Biological Research for Nursing 05/2015; 17(4). DOI:10.1177/1099800415589785 · 1.34 Impact Factor
    • "Report characteristics Rationale Years considered: 1990e2014 1990 is the year that the ACR fibromyalgia classification criteria was published [1] Language: English, Spanish, Portuguese, and Italian To get an extensive search limiting language restrictions Publication status: peer reviewed articles, doctoral theses, and reports "
    [Show abstract] [Hide abstract]
    ABSTRACT: Although sleep complaints are often reported in patients with fibromyalgia syndrome (FMS), there is no conclusive evidence that these complaints represent symptomatic disorders of sleep physiology. Thus, the question of the role of sleep disturbances as an etiological or maintenance factor in FMS remains open. This study identifies the subjective and objective characteristics of sleep disturbances in adult women diagnosed with FMS. We carried out a systematic review of publications since 1990, the publication year of the American College of Rheumatology criteria of FMS. We selected empirical studies comparing sleep characteristics of adult women with FMS and healthy women or women with rheumatic diseases. We identified 42 articles. Patients with FMS were more likely to exhibit sleep complaints and also a less efficient, lighter and fragmented sleep. The evidence of a FMS signature on objective measures of sleep is inconsistent, however, as the majority of studies lack statistical power. Current evidence cannot confirm the role played by sleep physiology in the pathogenesis or maintenance of FMS symptoms; nonetheless, it is clear that sleep disturbances are present in this syndrome.
    Sleep Medicine Reviews 04/2015; 21:86-99. DOI:10.1016/j.smrv.2014.09.001 · 9.14 Impact Factor
  • Source
    • "Thirty-six sedentary middle-aged women volunteered to participate in the study, 20 of which were recruited from a Rheumatology Ward and had previously been diagnosed with FM (according to the American College of Rheumatology 1990's criteria (Wolfe et al., 1990)). The control group was composed of 16, age and BMI-matched, control women invited from the local community. "
    [Show abstract] [Hide abstract]
    ABSTRACT: Fibromyalgia is a chronic pain condition, which involves reduced range of motion. This leads to gait changes and high incidence of falls. The understanding of the gait patterns in subjects with fibromyalgia and their relationship with falls may be useful when designing intervention programs. The purpose of this study was to evaluate the range of motion of the hip and ankle joints during gait in women with and without fibromyalgia. Further, we determined the relationship between joint range of motion and falls in this population. Middle-aged women (16 with fibromyalgia and 16 as control group) were recruited. Pain intensity, physical activity level, and fall prevalence were assessed. Three dimensional gait analysis provided temporal and joint kinematic variables. In general, hip and ankle range of motion were similar between groups, except that fibromyalgia group showed higher plantar flexion during toe-off (P<0.05) and reduced dorsiflexion during stance phase (P<0.05). Additionally, in the fibromyalgia group the higher number of falls was correlated to reduced dorsiflexion during stance phase. This limitation in dorsiflexion was related to longer length of time with fibromyalgia symptoms. Women with fibromyalgia showed a higher number of falls, reduced dorsiflexion during stance phase, and increased plantar flexion during toe-off. Also, the higher number of falls reported in the fibromyalgia group was related to reduced dorsiflexion during stance phase, which was correlated to a longer length of time living with fibromyalgia symptoms. These data suggest that improving ankle kinematics in patients with fibromyalgia may help prevent falls and improve mobility. Copyright © 2015. Published by Elsevier Ltd.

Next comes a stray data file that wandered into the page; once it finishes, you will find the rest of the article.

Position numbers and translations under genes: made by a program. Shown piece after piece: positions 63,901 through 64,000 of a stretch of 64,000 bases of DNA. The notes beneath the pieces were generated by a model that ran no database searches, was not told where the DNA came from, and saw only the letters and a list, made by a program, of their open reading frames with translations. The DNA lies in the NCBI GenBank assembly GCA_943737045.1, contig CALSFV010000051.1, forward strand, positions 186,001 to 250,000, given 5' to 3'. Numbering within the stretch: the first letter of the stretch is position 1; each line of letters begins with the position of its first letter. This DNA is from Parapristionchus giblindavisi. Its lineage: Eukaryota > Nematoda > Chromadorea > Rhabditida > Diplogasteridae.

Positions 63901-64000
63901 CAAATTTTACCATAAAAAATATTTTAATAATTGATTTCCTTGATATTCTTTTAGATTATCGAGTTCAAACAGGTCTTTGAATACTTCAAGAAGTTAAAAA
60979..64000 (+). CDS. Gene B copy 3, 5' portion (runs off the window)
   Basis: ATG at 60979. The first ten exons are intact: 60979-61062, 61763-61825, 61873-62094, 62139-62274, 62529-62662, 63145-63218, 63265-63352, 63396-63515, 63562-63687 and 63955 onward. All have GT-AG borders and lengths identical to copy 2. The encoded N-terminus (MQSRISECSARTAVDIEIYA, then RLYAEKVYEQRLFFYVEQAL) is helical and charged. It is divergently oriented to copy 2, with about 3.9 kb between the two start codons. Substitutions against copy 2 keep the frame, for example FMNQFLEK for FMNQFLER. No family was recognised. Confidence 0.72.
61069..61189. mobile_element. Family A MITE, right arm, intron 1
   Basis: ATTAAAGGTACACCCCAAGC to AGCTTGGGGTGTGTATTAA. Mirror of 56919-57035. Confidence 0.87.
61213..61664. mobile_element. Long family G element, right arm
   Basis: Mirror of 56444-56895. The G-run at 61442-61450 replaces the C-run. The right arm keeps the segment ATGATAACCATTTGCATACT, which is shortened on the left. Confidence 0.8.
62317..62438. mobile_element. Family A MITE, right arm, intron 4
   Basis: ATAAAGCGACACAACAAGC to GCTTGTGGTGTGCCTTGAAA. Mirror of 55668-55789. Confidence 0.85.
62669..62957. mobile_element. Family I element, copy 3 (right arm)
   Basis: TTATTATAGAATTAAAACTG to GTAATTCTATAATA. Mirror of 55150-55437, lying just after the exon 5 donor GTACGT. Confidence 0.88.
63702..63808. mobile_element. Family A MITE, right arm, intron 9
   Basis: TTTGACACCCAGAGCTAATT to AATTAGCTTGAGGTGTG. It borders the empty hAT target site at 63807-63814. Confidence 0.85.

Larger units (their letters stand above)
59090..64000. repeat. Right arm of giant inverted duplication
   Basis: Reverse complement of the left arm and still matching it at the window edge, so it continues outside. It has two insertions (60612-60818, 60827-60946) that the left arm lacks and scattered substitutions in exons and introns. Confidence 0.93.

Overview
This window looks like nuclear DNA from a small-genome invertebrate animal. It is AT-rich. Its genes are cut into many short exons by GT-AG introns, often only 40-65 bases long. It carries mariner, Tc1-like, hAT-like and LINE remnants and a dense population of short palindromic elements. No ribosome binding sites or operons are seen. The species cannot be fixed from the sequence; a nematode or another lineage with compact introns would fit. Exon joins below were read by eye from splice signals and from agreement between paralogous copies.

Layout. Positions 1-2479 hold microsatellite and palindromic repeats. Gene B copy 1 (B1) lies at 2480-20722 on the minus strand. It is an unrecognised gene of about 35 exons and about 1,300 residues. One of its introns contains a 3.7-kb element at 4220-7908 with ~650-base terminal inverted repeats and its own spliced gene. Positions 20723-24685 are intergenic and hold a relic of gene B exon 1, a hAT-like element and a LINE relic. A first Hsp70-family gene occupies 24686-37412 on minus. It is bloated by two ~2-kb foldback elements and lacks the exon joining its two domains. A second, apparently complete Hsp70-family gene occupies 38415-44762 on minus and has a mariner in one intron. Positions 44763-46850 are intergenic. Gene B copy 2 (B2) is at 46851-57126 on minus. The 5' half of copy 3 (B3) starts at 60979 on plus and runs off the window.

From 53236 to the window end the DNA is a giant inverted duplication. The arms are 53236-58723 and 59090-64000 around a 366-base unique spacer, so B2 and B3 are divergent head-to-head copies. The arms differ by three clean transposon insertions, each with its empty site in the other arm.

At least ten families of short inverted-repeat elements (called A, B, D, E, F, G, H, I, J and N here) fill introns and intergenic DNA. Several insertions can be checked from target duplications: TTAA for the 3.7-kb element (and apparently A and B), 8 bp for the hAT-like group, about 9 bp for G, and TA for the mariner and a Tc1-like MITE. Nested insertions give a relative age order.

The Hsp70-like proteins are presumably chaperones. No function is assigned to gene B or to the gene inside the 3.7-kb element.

Clinical Biomechanics 03/2015; xx(xx):xx. DOI:10.1016/j.clinbiomech.2015.03.026 · 1.88 Impact Factor
Show more